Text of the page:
Does your loved one seem to be getting sick a lot lately or complaining about pain? It could be caused by depression. Research from the Center for Disease Control shows that between one and five percent of all seniors living at home suffer from major depression, with that number rising to 14% for those receiving home health care or residing in an assisted living community. Eric Lenze, MD, a Washington University geriatric psychiatrist at Barnes-Jewish Hospital, says some medical problems in late-life, such as diabetes, high blood pressure, heart disease and arthritis can cause or make depression worse, but on the flip side, seniors who are depressed are also more likely to experience mental illness affecting physical health.
According to the National Headache Foundation, 30 to 60 percent of depressed people have frequent headaches, and two out of three depressed seniors are more likely to experience back pain, stiff joints, and muscle aches. An article published by the National Institute of Health states that the correlation between depression and pain could be due to chemical disruptions.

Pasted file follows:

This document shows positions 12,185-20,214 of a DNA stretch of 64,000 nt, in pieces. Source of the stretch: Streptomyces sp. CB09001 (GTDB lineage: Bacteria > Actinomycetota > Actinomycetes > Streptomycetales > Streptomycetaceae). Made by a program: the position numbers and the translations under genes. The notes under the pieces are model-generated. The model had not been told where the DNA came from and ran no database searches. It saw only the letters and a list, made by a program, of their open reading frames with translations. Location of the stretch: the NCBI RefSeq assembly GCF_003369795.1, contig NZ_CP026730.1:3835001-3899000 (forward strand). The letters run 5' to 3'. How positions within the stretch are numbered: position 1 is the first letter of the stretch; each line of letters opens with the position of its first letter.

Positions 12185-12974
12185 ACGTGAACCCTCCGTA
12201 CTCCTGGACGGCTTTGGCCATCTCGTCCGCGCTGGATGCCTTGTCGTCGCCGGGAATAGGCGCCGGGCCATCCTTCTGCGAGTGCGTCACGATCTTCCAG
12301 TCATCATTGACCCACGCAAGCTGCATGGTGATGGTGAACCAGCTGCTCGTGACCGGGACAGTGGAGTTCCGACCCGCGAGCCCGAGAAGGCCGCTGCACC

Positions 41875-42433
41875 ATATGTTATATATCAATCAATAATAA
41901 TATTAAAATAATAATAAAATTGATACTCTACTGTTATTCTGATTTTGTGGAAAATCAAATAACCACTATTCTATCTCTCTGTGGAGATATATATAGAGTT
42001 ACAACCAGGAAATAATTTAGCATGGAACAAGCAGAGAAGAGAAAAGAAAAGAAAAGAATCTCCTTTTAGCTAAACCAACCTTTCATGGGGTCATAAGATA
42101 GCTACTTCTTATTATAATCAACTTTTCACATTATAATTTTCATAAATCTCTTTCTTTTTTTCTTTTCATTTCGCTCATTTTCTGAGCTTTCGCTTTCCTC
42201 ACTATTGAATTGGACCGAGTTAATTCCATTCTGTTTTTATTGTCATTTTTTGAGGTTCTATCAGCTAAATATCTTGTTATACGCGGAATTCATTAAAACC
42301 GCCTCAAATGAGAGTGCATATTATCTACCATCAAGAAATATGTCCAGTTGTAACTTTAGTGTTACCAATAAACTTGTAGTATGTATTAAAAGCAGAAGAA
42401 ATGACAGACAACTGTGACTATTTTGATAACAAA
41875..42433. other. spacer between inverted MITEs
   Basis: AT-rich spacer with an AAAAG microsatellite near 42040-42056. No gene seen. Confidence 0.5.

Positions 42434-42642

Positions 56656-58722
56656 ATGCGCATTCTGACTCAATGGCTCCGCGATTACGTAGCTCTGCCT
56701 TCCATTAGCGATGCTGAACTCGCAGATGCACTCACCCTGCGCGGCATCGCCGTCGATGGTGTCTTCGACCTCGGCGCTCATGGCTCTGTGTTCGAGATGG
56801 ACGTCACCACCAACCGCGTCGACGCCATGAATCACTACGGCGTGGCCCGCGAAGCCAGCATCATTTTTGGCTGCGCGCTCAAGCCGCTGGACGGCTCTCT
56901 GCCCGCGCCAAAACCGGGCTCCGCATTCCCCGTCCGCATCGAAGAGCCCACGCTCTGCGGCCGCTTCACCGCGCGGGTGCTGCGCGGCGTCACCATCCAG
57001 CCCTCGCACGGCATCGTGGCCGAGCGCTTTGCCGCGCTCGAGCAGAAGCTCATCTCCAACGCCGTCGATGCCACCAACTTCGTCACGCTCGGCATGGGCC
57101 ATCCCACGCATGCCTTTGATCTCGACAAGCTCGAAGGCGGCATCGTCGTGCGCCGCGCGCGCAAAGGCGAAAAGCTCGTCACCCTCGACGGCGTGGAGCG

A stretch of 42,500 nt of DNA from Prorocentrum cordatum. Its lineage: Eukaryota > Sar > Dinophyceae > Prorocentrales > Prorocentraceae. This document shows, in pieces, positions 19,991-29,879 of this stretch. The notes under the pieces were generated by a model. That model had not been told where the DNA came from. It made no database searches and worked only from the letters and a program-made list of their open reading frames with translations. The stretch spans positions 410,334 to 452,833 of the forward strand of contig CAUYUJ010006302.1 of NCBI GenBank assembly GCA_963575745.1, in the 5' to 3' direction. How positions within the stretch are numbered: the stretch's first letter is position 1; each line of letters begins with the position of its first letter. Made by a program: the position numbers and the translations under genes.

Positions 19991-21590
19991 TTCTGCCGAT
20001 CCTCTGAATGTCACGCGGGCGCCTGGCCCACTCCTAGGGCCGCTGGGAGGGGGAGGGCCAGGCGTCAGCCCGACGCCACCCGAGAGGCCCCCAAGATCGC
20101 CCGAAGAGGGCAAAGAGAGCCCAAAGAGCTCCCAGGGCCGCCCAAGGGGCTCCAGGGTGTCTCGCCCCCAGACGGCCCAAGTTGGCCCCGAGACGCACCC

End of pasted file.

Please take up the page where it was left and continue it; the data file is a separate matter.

“Physical pain and depression have a deeper biological connection than simple cause and effect; the neurotransmitters that influence both pain and mood are serotonin and norepinephrine. Dysregulation of these transmitters is linked to both depression and pain.”
Research from the University of Cincinnati college of medicine shows that when we sleep, our bodies produce a protein called cytokines, which target infection and inflammation, creating an immune response. We also produce white blood cells while we sleep, which play a critical role in fighting infectious disease. Considering that nearly 25 percent of seniors suffer from insomnia –largely brought on by depression– it makes sense that they don’t have the immune response necessary for combating disease. Thus, depression can lead to serious conditions including:
Digestive problems are common in the elderly, but if you’ve noticed that your loved one has less of an appetite, is in the bathroom more often, or complains of stomach cramps more than usual; consider seeking a counselor. Harvard Medical School researchers suggest that stomach discomfort may indicate poor mental health since depression and anxiety can lead to an inflamed digestive system.
Some researchers believe that since elderly people grew up in an era when emotional problems were stigmatized, they are not likely to voice issues such as extreme sadness. Instead, they may ask for a painkiller to ease back discomfort or will agree to see a doctor for a physical condition. But since depression, pain, and illness go hand in hand, it’s important to address all of these issues at the same time. If you suspect your loved one may be battling mental distress, talk to their doctor about conducting an emotional assessment or consider making an appointment with a counselor. It’s better to seek help now before physical and emotional symptoms get worse.